Stranger Things Season 1 review

Stranger Things on NetflixIf you haven’t seen this sci-fi horror yet, we can only recommend you move any obstacles, tentacles and spectacules out of your way with your thought power to get the binge fest on. Stranger Things is, for us, the best original production in Netflix’s history and if it’s a sign of things to come then it could see the channel going from strength-to-strength in the coming years, especially with it’s affinity with Marvel and solid stream of movie releases.

The eight-part super series is a bit like a cross between Aliens, Stand By Me, The Goonies and Stephen King’s It, but with its own dark style that’s rooted in the legacy of great 1980s TV and cinema. While the extension to a second series feels like a minor compromise of sorts, we’re still looking forward to seeing more of the characters, storyline and underlying mystery of the series, despite the fact that it sort of took the edge of the opening season. It would have been hyper cool for it to be a single-series, self-contained unit, but with such a high quality debut, we’re inclined to assume that the second series will be just as exceptional.

The show is available only on Netflix in the UK, and it’s pretty much almost worth the subscription all by itself. All eight episodes are available to view as quickly or as slowly as you want, which works perfectly for the series, allowing you to get through it at your own pace. The intense sci-fi horror makes it edge of your seat viewing, but with such great characters you’re completely hooked early on, making for some of the most addictive television of the year.

The story for Stranger Things takes place in small town America during the heyday of the 1980s as the inhabitants of Hawkins, Indiana struggle against a scary ass inter-dimensional intrusion to their life. We don’t want to give much too much away in terms of the plot and you can watch the trailer below to get a better idea of what to expect if you haven’t seen it yet, but in general it’s a scintillating setup to one of the best modern TV series we’ve seen in recent years.

What’s clever is that the complex development of the main roles and the focus they each get means that different people have some very different characters to associate with and because of their strenght it’s easy for it to feel like the show focuses on them as the lead, depending your own personal affinities. The result is a series that has a fair amount of appeal for a wide ranging audience, which takes it beyond the confines of being just for 80s film nuts like us.

With just eight episodes, there’s a tight pace to the story, which moves along nicely to keep you firmly rooted to the edge of your seat throughout. There’s just enough terror and intrigue to hook you in early on without giving too much away, as it drip feeds the thread of the story to you in little morsels taking you closer to the heart of the darkness that has overcome the town.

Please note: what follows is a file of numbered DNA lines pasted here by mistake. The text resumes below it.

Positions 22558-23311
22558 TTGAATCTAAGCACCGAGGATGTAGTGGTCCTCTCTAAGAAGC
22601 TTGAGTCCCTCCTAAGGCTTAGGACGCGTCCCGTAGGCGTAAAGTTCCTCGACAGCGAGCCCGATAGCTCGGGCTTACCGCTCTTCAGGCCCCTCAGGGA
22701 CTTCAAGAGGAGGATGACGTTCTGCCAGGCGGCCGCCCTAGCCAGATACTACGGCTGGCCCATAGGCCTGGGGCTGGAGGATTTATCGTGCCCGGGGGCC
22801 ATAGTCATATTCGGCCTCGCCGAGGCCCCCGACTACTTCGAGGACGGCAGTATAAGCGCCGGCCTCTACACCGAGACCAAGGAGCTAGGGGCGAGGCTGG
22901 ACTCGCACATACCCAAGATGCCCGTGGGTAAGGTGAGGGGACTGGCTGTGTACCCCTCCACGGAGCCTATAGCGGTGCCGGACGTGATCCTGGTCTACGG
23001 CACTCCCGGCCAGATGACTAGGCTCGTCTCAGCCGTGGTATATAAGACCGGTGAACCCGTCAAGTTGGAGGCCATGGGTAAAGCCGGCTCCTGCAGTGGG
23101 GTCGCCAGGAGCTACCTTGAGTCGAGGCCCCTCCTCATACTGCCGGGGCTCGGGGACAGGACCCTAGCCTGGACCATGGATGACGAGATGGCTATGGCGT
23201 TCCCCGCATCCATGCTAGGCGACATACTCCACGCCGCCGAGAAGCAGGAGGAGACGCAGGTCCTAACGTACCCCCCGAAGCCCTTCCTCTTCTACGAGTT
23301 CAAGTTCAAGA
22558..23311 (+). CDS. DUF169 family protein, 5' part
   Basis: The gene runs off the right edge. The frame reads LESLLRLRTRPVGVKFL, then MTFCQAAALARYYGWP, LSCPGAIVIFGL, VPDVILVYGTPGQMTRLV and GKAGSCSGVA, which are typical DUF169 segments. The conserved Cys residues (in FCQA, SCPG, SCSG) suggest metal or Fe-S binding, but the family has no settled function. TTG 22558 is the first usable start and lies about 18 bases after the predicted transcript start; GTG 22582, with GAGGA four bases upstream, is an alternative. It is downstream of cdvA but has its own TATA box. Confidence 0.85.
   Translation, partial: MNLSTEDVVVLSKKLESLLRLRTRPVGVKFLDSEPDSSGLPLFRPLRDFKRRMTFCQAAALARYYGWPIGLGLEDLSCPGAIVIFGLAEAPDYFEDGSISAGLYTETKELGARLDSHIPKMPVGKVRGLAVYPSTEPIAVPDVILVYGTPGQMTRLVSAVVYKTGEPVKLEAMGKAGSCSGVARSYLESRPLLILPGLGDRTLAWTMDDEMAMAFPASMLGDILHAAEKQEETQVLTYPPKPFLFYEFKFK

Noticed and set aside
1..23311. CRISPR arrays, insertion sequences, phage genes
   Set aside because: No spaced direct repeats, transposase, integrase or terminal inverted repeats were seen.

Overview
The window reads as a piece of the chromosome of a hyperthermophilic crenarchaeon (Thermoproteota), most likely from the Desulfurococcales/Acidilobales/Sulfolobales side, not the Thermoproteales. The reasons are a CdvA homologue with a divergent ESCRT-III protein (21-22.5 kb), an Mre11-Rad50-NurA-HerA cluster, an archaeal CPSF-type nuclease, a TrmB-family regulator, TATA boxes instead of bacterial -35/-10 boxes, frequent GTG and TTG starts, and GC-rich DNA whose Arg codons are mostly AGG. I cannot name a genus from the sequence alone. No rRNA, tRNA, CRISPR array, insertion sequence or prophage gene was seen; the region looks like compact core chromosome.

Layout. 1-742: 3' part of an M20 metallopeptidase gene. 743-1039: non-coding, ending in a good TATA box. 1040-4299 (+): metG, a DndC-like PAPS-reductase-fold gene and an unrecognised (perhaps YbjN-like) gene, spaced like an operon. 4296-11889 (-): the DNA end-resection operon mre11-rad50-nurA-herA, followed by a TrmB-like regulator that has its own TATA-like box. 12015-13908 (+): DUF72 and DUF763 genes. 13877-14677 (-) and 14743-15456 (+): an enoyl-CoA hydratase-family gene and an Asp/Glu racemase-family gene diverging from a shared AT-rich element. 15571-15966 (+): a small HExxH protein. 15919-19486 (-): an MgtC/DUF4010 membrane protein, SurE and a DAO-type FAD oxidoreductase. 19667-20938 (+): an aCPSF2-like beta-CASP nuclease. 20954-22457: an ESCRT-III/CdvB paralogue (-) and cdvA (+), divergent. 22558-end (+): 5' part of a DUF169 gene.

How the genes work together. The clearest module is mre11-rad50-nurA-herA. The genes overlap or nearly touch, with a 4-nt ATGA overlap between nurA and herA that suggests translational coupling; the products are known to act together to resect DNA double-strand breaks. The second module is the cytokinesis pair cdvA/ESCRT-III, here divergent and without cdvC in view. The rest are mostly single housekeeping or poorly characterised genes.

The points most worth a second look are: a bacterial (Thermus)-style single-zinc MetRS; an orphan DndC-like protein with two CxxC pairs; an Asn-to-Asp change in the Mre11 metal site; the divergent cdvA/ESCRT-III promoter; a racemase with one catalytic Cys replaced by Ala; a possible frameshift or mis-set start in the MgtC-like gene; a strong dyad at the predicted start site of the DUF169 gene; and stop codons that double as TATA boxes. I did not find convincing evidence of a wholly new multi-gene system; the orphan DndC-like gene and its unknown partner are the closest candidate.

Visually, Stranger Things is epic, combining cool CGI with excellent set design and makeup. The aesthetic style is one of its defining features, looking like it was constructed, as well as being set, in the 1980s, but with the addition of modern special effects. The result is impressive visuals with a cinematography style that is filled with nostalgia, charm and intensity.

The cast is incredible with the entirety of the previously unknown stars putting in strong performances. David Harbour is a strong force throughout as police chief Jim Hopper, and Finn Wolfhard, Gaten Matarazzo and Caleb McLaughlin are simply brilliant as the young trio of friends trying to work out what the hell is going on in their small town. Equally, Millie Bobby Brown is ferociously good as their newfound friend El.

The biggest name in the cast is Winnona Ryder, who plays Joyce Byers, the mom of the boy that goes missing early on in the show. She’s pretty highly strung from the very beginning, but in general she’s pretty effective as the desperate mum trying find out what’s happened to her son. The casting also acts as a smart link back to the eighties when Ryder first rose to fame as Lydia in Beetlejuice. There’s also a very cool Matthew Modine (Full Metal Jacket) as the white haired menace of the town, Dr. Brenner.

However, there is a slight tendency for actions to be slightly out of keeping with reality as bravery runs rampant among them all without the slightest element of fear setting in. While this isn’t too noticeable, it flicks out at you every now and again and we can’t help but feel that the series could have been improved by tackling this monster head on.

Negatives aside, Stranger Things still gets a five-out-of-five review from us and it deserves it. A sequel is already on the way and though we were a bit narked by the focus on this in the final episode it should make for one of the most anticipated TV sequels of all time. We’re just hoping that the references to Dungeons and Dragons isn’t a hint that the characters are never getting out of the crazy ride they’ve started on.

For kids of the eighties, this is a trip down memory lane with a whole new scary street, town and dimension to get lost in, and for everyone else it’s a swirling sample of the best elements of eighties TV and cinema with a very modern twist. For sci-fi fans it’s a must-watch and for anyone that falls outside of the categorisation, we’d have to say that you should probably catch the first couple of episodes to see if it takes hold of you as much as it has us.

It’s not often that a show comes along that you want to watch again after finishing it, but that’s definitely the case with Stranger Things.

Stranger Things (Netflix) review: 5/5

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